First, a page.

But why is this figure significantly higher than the rest of UK workers? The primary reason is undoubtedly about a sense of pride. 72% of the tradespeople in the survey said that pride was the single most fulfilling element of their job happiness. 67% answered that the satisfaction of hard work was the reason, 54% gave a sense of responsibility, 49% suggested that it was the confidence generated by trade work, 37% noted the work’s required dedication, while 34% put it down to the demand for focus. 

It goes without saying that work in the trade industry requires all of these characteristics, as of course do other academic vocations. But it’s far easier to enjoy hard work, and to feel pride in your work, while you’re also earning and feel yourself progressing, rather than slipping into an ever steeper pit of debt. The primary motive of work in the trade industry for many is that feeling of progress, pride, worthwhile perseverance, and to feel yourself moving forward in life.

 

Home Ownership

And this leads us to another major difference between the university and trade routes. Statistically, you are more likely to be a homeowner at a younger age as a tradesperson than as a student – three years younger, to be exact – and are typically leaving home one year sooner than your student equivalents. 

Tradespeople are generally homeowners by the time they are 27, whereas the rest of the UK are on average aged 30 before they are given the keys to their own place. Not only this, but 44% of tradespeople are likely to have owned multiple properties than average workers, and 1 in 6 tradespeople will have statistically owned more than one property at the same time.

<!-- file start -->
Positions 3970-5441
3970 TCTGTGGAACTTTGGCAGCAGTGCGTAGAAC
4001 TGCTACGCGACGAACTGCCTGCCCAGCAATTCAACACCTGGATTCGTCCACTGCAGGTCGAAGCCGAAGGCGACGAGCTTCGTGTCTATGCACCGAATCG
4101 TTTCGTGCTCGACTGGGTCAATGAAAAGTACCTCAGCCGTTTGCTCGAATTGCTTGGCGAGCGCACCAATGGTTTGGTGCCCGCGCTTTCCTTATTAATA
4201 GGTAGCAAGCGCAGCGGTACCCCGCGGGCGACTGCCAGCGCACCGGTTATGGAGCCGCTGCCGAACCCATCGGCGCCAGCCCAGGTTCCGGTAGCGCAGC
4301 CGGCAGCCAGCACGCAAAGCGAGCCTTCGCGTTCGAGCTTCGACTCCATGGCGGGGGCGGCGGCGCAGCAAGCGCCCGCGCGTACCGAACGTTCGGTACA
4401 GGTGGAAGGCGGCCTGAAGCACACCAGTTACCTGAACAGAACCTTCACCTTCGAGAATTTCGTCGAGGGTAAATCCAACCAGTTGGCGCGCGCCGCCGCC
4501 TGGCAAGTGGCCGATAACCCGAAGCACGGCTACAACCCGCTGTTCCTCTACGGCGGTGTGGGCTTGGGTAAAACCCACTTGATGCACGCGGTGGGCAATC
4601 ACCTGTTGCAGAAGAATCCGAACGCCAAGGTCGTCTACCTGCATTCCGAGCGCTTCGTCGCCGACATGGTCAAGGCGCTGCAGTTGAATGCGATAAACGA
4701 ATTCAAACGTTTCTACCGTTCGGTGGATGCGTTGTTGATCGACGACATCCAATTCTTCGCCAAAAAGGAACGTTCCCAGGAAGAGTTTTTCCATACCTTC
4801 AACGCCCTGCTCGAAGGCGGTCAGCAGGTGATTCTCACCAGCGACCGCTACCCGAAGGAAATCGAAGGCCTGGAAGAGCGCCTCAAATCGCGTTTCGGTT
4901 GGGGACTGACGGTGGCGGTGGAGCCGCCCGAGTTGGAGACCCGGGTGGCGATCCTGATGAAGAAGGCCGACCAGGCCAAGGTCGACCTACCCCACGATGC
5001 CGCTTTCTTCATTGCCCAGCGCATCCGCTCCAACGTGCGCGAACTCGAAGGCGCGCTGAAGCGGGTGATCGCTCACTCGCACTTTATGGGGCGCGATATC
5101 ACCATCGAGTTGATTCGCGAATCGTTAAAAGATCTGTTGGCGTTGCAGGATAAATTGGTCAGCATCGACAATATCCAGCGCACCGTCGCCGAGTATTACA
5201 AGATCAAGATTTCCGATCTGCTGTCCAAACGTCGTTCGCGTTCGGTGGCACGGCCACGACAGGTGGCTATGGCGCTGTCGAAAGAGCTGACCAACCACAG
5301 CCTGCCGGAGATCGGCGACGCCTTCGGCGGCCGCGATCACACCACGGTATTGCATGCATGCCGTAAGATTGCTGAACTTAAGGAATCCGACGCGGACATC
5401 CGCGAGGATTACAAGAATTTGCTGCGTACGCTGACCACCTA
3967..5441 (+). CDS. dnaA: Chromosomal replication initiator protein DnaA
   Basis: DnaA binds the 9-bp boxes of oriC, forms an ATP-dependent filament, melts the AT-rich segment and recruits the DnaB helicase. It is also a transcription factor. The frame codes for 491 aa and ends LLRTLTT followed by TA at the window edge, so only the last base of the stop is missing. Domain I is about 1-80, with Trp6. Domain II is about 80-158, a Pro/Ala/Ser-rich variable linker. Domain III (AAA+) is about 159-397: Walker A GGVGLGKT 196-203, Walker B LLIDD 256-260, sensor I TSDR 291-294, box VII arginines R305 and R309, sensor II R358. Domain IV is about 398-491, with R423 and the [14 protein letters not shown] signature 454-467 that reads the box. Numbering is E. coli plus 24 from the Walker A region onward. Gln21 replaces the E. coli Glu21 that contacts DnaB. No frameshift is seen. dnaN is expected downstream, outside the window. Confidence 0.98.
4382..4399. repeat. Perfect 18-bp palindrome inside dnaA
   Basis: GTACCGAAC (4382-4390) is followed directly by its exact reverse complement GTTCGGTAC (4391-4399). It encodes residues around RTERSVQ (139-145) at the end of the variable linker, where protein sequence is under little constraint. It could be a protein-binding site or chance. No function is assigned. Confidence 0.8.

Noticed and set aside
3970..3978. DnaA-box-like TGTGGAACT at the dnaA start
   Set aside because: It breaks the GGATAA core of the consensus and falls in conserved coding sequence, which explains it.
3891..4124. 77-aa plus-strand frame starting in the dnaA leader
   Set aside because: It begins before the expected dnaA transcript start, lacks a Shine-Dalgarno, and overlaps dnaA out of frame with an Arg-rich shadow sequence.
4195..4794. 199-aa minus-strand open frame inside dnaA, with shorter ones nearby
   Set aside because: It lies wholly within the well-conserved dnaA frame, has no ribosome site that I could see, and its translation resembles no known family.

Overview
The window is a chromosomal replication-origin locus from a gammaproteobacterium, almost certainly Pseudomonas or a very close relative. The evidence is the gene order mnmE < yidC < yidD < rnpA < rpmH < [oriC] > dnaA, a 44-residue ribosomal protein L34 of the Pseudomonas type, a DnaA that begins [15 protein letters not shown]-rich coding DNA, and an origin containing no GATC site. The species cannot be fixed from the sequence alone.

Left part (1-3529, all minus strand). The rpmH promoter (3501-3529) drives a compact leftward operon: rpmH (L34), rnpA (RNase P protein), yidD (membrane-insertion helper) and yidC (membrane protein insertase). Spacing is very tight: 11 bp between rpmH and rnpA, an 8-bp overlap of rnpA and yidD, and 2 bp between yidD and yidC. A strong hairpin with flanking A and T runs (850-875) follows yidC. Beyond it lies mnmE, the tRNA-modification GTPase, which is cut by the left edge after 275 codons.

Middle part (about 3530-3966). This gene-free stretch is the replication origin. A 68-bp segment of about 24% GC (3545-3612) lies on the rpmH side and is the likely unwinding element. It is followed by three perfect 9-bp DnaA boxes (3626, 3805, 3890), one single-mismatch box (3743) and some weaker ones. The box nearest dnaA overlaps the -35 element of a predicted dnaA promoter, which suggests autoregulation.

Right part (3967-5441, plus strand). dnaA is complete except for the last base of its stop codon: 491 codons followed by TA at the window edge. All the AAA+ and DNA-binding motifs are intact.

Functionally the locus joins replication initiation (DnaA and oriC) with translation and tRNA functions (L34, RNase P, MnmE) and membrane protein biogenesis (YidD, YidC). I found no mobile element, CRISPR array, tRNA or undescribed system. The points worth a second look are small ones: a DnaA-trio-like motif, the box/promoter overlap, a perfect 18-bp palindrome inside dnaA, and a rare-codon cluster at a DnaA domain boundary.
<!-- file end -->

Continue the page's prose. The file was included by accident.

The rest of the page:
Settling Down

Without exaggerating the importance of these decisions, their outcomes do define, to a certain extent, the way your life will progress. The decisions you take after leaving school can impact things further down the line, and according to the results of this survey, these can be as significant as how soon you get married and have children. 

Along with home ownership, tradespeople are typically married and settled, and will even have had their first child, at an earlier age than their student counterparts. The average male tradesperson’s marriage happens on average five years earlier than other men, and for women this is three years earlier. 

Tradespeople will statistically have had their first child by the age of 26 – this is two years before the female average (28), and a whopping seven years before the male average (33). 

 

Success

Success in life is ultimately subjective, and can be measured in a number of ways. By no means is it true that the life of a tradesperson is necessarily any more successful than that of a university student, and it goes without saying that, you can make the most of any decision you make.